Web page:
Sex crime former-headteacher jailed

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A former head teacher who contacted young girls on Facebook and tricked them into taking their clothes off on webcams has been jailed.

David Warbrick, aged 51, formerly of Lightcliffe was sentenced to 28 months in jail on Monday.

He was also hit with a sexual harm prevention order for 10 years and will be on the sex offenders’ register for 10 years.

Warbrick, headteacher at Gomersal Primary School in Cleckheaton until 2015, pleaded guilty two accounts of inciting a female under the age of 13 to engage in a sexual act at Derby Crown Court last month.

He made contact with the girls via Facebook and later invited them to have a webcam chat, where he asked them to take their clothes off.

Detective Constable Russell Slater, who investigated Warbrick’s crimes, said: “Reports to police were made in 2013 when Warbrick contacted two 11-year-olds via Facebook.

Det Cons Slater said: “He chatted with the girls and built a conversation with them before asking them to chat with him via a webcam.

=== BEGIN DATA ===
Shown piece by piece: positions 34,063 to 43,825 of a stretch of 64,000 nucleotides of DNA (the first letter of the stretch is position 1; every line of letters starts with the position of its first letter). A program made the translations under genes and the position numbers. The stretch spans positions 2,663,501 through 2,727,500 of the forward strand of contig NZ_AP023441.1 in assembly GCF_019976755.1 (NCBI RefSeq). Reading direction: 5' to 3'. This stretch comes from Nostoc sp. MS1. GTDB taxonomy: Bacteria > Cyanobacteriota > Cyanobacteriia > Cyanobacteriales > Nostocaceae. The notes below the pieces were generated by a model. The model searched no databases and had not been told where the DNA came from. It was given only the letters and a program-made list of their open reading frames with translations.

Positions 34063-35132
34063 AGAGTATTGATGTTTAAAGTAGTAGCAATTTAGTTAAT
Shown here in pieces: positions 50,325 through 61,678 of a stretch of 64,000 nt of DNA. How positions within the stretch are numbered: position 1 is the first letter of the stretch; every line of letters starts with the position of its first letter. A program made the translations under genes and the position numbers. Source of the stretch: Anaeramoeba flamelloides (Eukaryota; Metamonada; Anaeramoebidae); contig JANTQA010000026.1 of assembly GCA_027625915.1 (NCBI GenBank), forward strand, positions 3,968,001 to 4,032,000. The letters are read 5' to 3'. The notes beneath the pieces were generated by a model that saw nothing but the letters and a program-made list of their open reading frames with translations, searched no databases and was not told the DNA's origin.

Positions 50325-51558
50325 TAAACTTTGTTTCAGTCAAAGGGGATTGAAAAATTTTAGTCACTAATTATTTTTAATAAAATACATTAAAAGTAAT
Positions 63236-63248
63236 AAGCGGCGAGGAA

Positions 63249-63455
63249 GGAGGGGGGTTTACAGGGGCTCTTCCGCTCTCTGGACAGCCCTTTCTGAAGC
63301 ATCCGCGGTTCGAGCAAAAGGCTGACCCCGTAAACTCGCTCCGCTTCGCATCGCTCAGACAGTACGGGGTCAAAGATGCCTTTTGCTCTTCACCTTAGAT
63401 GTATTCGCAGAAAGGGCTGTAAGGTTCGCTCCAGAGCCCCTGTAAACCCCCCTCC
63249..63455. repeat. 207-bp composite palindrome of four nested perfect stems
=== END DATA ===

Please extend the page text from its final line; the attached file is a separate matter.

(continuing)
“The conversation led to him asking them to remove their clothes.

“It is essential to ensure you are safe when using social media.

“I would like to remind young people that the age restriction for creating a profile on Facebook is 13-years-old.

“I advise that you do not accept friend requests from people you do not know.

“And for parents, I encourage you to take an active role in understanding what your child is doing online.”

Warbrick was head teacher at All Saints Junior and Infants School in Halifax until 2010.

He later worked at Gomersal Primary School, but was suspended as headteacher there following his arrest in 2015.

An NSPCC spokesman said: “Warbrick’s sickening abuse is made all the more shocking by the fact he was a teacher.

“He held a position of respect and authority, working with young children every day, but in private was using 11-year-old girls to satisfy his sexual desires.

“This case highlights how predators from all walks of life are using the internet to target vulnerable children.

“It is vital young people are educated about the dangers of social media, and the police have the resources to tackle this growing crime.

“If anyone is concerned about a child they can call the NSPCC helpline on 0808 800 5000.”